MA 3001 Analytic Number Theory Spring 2010

The mastergradsseminar i matematikk this semester will be a course of analytic number theory. Prerequisites are introductory undergraduate courses in abstract algebra, complex analysis and linear algebra. The course will be taught in English, but the final exam will be in English or Norwegian at the student's option. Most of our effort will be spent counting the number of solutions to number theoretical problems that are too difficult to solve exactly. The methods that we shall use belong to undergraduate mathematics: Calculus, complex analysis, inequalities, linear algebra, and rudimentary group theory. With these rather simple tools, we shall prove Bertrand's Postulate that for any positive integer n there is a prime p between n and 2n, show that the average number of divisors of a large integer n is about log(n), prove that the arithmetic progression ak + b contains infinitely many primes if a and b have no common divisor and prove the famous Prime Number Theorem.


As we agreed, the exam will be held on May 19.

The format of the exam will be oral. You will each choose a topic to prepare before the exam, and begin by giving a 15 minute exposition of your topic. Afterwards I will ask two theoretical questions from the rest of the syllabus.

Here are the topics that you may choose, with the sections where the relevant material is found.

A. The method of Chebyshev and its applications. 1.1-1.2 (note the corrected proofs!)

B. The Dirichlet divisor problem. 1.5 and part of 1.3

B. The Euler product formula and zeros of the Riemann zeta function. 2.1 and part of 4.2

D. Fourier analysis on Z/qZ. 2.3

E. Dirichlet characters and primes in arithmetic progressions. 2.6

F. The Perron formula and the strategy of the method of contour integrals. 4.1 (corrected proof to appear) and part of 4.3

Each of the three candidates must choose a different topic. Please send me an email with three topics ranked like in this example: "I prefer: 1-D, 2-A or 3-F". I will reply with your highest ranked topic not already claimed by somebody else.

Obviously, you must exercise considerable judgement in order to give a good presentation overall of a topic in only 15 minutes.

Course information


The lectures will be Tuesdays 12:15-14:00 and Wednesdays 15:15-17:00. The problem sessions will be Thursdays 15:15-16:00. All these will be held in room 922 of SBII. The office hour will be Thursdays 12:15-13:00 in room 1044 in SBII.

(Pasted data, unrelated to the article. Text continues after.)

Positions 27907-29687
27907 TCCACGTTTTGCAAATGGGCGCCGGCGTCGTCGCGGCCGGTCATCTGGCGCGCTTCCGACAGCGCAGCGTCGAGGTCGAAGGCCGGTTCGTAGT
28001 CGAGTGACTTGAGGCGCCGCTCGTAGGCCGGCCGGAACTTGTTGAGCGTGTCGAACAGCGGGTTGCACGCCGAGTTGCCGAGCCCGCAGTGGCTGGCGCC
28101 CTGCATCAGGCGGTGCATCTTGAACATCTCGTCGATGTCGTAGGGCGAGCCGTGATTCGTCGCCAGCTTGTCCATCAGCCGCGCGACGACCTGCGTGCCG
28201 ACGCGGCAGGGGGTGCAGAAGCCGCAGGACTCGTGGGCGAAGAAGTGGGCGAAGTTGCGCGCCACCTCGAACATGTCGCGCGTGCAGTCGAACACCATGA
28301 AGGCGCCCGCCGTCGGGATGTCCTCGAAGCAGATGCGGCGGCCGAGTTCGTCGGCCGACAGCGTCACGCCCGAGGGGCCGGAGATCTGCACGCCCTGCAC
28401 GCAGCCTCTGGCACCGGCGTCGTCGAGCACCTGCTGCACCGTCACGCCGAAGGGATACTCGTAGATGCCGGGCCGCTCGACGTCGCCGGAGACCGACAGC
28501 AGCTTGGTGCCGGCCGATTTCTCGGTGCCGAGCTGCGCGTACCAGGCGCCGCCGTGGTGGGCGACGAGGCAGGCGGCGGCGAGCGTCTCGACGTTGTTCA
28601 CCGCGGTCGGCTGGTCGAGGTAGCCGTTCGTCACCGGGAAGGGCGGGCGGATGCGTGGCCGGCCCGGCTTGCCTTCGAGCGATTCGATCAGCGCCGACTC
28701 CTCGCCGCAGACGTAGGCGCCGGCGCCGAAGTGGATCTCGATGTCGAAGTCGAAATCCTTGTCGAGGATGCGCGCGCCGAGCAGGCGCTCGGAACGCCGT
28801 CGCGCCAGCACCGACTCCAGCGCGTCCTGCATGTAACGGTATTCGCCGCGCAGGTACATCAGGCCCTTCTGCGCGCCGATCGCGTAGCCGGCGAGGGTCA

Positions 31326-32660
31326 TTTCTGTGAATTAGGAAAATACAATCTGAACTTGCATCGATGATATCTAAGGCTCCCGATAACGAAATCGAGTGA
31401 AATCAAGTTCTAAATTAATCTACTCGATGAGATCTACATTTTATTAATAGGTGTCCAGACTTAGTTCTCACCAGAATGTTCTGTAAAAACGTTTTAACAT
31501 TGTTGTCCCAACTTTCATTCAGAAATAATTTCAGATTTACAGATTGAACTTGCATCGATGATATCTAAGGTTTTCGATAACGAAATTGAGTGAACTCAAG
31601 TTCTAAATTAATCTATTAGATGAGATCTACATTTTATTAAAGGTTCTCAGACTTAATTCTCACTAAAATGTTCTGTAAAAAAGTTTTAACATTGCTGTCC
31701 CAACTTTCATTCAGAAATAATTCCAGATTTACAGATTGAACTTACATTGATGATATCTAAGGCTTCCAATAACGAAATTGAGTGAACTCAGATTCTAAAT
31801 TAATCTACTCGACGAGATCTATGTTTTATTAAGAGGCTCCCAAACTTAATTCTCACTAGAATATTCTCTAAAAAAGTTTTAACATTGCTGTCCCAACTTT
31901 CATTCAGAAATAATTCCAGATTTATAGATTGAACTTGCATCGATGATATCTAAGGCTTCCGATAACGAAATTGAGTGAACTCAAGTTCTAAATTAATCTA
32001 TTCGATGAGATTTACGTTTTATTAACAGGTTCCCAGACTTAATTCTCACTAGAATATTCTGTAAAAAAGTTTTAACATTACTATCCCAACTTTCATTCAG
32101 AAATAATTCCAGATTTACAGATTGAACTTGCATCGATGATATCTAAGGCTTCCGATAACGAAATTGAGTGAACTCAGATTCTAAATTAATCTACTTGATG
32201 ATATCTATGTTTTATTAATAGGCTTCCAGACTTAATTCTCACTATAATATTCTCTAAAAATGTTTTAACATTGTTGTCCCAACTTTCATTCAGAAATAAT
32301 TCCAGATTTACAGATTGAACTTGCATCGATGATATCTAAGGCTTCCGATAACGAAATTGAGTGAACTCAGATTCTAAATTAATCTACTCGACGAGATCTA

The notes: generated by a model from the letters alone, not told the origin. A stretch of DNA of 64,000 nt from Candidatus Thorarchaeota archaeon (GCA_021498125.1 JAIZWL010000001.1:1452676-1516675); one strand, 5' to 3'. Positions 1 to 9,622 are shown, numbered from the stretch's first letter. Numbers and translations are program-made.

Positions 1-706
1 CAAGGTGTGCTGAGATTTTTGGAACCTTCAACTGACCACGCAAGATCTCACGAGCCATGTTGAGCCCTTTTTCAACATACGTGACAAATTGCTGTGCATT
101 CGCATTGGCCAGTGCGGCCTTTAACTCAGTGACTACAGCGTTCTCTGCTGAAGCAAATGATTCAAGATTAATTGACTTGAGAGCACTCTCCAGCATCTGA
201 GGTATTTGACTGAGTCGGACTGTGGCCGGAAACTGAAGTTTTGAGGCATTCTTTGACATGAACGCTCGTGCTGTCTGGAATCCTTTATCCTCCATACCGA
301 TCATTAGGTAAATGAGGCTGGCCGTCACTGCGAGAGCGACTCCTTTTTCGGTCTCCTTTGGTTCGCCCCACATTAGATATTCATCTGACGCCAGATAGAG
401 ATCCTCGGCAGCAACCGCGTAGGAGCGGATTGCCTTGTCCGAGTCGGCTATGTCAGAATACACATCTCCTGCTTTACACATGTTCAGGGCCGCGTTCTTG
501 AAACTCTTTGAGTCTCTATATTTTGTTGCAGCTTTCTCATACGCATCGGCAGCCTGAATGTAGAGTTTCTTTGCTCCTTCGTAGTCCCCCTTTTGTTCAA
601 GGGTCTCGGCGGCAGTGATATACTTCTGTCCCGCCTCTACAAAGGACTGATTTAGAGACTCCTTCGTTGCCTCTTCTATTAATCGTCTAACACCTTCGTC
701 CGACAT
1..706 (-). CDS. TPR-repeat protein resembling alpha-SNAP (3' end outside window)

There will be eleven weeks of lectures, in weeks 4, 5, 6, 7, 8, 9, 10, 11, 15, 16, 17.


Marius Overholt


I will provide the manuscript of an English-language textbook Elements of Analytic Number Theory.

New proofs of 1.1.1 og 1.2.1

Plan and Syllabus

Week 4-6: Sections 1-5 of chapter 1: Arithmetic Functions

Week 7-11: Sections 1-7 of chapter 2: Characters and Euler Products

Week 15-17: Sections 1-3 of chapter 4: The Method of Contour Integrals


I will assign four or five problems from the book each week. You may turn in work for me to correct if you want to. But homework is not obligatory, and I will solve the assigned problems in the problem session.

First homework set: Problems 1, 2 and 3 from Section 1.1.

Second homework set: Problems 1 and 2 from Section 1.2 and Problem 1 from Section 1.3.

Third homework set: Problem 5 from Section 1.2 and Problems 4 and 9 from Section 1.3 and Problem 4 from Section 1.4.

Fourth homework set: Problems 1 and 11 and 15 from Section 1.4 and Problems 4 and 6 from Section 1.5.

Fifth homework set: Problems 2 and 3 from Section 2.1 and Problems 1 and 3 from Section 2.2.

Sixth homework set: Problem 9 from Section 2.1 and Problem 7 from Section 2.2 and Problem 1 from Section 2.3.

Seventh homework set: Problems 1 and 2 from Section 2.4 and Problems 2 and 6 from Section 2.5.

Eighth homework set: Problems 4 and 7 from Section 2.6 and Problems 3 and 5 from Section 2.7.

Ninth homework set: Problems 1 and 5 and 7 from Section 4.1 and Problems 2 and 5 from Section 4.2.


The exam will be held on May 19, and will be oral.

2010-04-22, mariuo